I am carrying out a challenging research programme, ‘Digital4Human’ developed around the assumption that the combined use of social robotics, artificial intelligence and other smart technologies contributes to improve the value co-creation processes and actors’ wellbeing. The main lines of research include the applications of service/social robots (and chatbots) in several contexts (i.e., healthcare, retails, etc.).
My co-authors (Tiziana Russo Spena, Maria Luisa Marzullo and Valtteri Karteemo) and I conceptualise smart nudging as uses of cognitive technologies to affect people’s behaviour predictably, without limiting their options or altering their economic incentives. Several choice architectures and nudges affect value co-creation by (1) widening resource accessibility, (2) extending engagement, or (3) augmenting human actors’ agency. Although cognitive technologies are unlikely to engender smart outcomes alone, they enable designs of conditions and contexts that promote smart behaviours by amplifying capacities for self-understanding, control, and action.
A further research line is on blockchain technology. The diffusion of new technologies, such as distributed ledger technologies, is leading to rethinking the way trust is being created in relationships and, more in general, how value is co-created in service ecosystems.
What are the main opportunities of services provision in Business Markets?
We should acknowledge that issues that could previously be assigned to either human or non-human dimensions and handled separately turn out to be closely interrelated in unexpected ways. Technologies alter the nature of practices by reconfiguring the contribution of human participation and how practices are reproduced or changed. This view implies an unprecedented degree of complexity for business and economic development.
A network of entities made up of human and non-human actors arises that represents a new context of doing business and creating new solutions for individual and social challenges.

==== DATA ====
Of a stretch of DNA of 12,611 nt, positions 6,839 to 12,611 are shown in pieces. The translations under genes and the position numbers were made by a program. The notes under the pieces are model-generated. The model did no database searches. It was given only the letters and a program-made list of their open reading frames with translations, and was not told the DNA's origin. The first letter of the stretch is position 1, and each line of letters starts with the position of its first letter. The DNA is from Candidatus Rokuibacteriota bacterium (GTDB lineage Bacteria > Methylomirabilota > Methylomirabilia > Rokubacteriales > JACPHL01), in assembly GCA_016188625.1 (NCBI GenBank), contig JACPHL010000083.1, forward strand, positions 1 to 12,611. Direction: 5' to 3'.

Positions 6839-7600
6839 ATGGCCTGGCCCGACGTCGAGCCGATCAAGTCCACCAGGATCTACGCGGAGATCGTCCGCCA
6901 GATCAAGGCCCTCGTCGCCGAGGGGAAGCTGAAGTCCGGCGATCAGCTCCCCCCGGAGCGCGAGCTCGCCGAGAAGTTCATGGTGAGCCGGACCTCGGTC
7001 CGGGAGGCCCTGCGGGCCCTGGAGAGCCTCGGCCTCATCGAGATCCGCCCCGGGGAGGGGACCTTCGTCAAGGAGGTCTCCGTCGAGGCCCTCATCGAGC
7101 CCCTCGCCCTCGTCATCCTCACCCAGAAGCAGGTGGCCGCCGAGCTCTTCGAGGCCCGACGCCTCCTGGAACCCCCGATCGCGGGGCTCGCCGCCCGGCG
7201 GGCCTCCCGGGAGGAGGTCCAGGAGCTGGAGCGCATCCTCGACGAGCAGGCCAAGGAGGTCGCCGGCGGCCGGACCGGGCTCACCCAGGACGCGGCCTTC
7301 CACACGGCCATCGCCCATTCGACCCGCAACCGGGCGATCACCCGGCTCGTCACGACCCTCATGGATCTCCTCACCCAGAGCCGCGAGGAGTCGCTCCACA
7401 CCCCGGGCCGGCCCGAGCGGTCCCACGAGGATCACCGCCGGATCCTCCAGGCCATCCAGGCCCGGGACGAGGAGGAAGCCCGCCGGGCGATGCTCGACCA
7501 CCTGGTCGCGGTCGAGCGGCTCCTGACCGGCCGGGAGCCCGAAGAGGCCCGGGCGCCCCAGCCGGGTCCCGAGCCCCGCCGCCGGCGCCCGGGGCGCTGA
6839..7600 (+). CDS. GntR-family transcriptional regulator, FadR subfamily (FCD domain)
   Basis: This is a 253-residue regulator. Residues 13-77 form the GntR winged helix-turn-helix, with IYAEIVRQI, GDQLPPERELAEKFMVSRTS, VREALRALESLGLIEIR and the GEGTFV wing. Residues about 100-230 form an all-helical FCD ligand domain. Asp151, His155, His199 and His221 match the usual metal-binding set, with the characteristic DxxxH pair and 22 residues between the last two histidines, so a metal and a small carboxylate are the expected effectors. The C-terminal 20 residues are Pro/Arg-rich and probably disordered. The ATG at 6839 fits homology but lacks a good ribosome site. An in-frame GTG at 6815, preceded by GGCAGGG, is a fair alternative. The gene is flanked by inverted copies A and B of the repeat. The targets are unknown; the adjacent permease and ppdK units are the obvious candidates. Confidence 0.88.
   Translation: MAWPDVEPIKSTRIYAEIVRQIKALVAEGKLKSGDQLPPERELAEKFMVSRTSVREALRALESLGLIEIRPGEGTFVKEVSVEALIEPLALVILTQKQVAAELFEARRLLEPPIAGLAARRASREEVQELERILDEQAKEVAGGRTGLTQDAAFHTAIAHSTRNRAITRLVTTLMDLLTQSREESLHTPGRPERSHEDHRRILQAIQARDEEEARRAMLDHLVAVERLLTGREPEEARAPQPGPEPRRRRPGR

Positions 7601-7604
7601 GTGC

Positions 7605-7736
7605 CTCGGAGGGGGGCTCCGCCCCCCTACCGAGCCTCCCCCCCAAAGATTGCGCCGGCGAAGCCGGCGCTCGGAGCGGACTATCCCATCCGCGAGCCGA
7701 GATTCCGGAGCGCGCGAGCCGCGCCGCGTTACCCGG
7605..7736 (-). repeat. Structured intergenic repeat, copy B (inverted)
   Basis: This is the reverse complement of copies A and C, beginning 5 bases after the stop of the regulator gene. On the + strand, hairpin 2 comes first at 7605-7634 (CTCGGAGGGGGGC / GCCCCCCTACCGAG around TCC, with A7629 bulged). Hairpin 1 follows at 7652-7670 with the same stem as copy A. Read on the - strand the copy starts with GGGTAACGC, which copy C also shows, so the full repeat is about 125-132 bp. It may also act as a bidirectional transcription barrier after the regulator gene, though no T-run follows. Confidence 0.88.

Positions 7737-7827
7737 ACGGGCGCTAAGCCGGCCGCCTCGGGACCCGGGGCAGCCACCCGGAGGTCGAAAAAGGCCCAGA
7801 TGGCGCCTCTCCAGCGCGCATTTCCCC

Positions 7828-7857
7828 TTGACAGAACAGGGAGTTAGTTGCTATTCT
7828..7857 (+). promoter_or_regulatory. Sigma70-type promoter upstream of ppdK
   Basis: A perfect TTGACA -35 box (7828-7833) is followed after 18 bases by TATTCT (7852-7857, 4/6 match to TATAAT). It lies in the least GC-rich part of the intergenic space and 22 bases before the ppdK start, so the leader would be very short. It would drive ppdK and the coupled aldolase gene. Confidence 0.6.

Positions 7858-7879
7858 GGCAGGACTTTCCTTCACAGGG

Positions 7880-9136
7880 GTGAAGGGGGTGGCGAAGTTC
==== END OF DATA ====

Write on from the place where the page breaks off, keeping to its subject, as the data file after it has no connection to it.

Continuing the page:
Business scholars could focus on the constitutive entanglement of the social and the material in everyday organisational life. The position of a constitutive entanglement does not privilege either humans or technology in one-way interactions. It links them through mutual reciprocation and constitution, as in two-way interactions with an equal play of material and social aspects.
As a result, new co-creation practices will arise by understanding how humans can most effectively augment machines, how machines can enhance what humans do best, and how business processes can be redesigned to support partnerships and interconnections. Most activities, involving human–machine interfaces, require people to do new and different things (such as train a chatbot), to do things differently (use that chatbot to provide better customer service) and to develop new skills and capabilities (read and analyse a huge amount of data).
How do you see the future challenges of B2B marketing in services?
The world is moving towards hyper-technological and increasingly connected scenarios, but the real value is still in human experience and people’s ability to imagine the future. Technology evolves and allows us to do things faster and more efficiently, access opportunities worldwide, and have information in real-time, when we need it and where we need it. However, if we look carefully, what happens has little to do with technology.
Multiple challenges arise, especially regarding the cognitive and emotional load that change of this magnitude creates for the individuals involved, and a plethora of legal, ethical and technical questions come from the use of smart technologies. However, the emerging phenomenon is not simply a technological story but a marketing story about imagination; that is, about market actors’ capability to craft images and configure a possible reality. Imagination implies shaping the future, and technology is the enabler, a resource in the marketing challenge to foster system viability within actors’ practices.
You have attended CBIM International Conference several times, why would you recommend participating in CBIM2022?
CBIM is a great conference, one of my favourite events. I attended it in presence and at distance and in both cases, I experienced the community and improved my knowing and networking (J).
I advise all my colleagues to participate. There is so huge commitment by co-chairs. They take care of every detail, from social media presence, to videos, to special issues. There are many opportunities.
What message do you have for young researchers on marketing?
I suggest young researchers engage in compelling research that could contribute to our understanding of how to improve actors’ practices and their wellbeing.
From the perspective of social–material entanglement, humans and AI are seen as actively enhancing each other’s complementary strengths: the leadership, teamwork, creativity and social skills of the former and the speed, scalability and quantitative dynamic capabilities of the latter. To take full advantage of this entanglement – social, economic and technological – young scholars need to reflect on how profoundly technology is transforming markets and actors.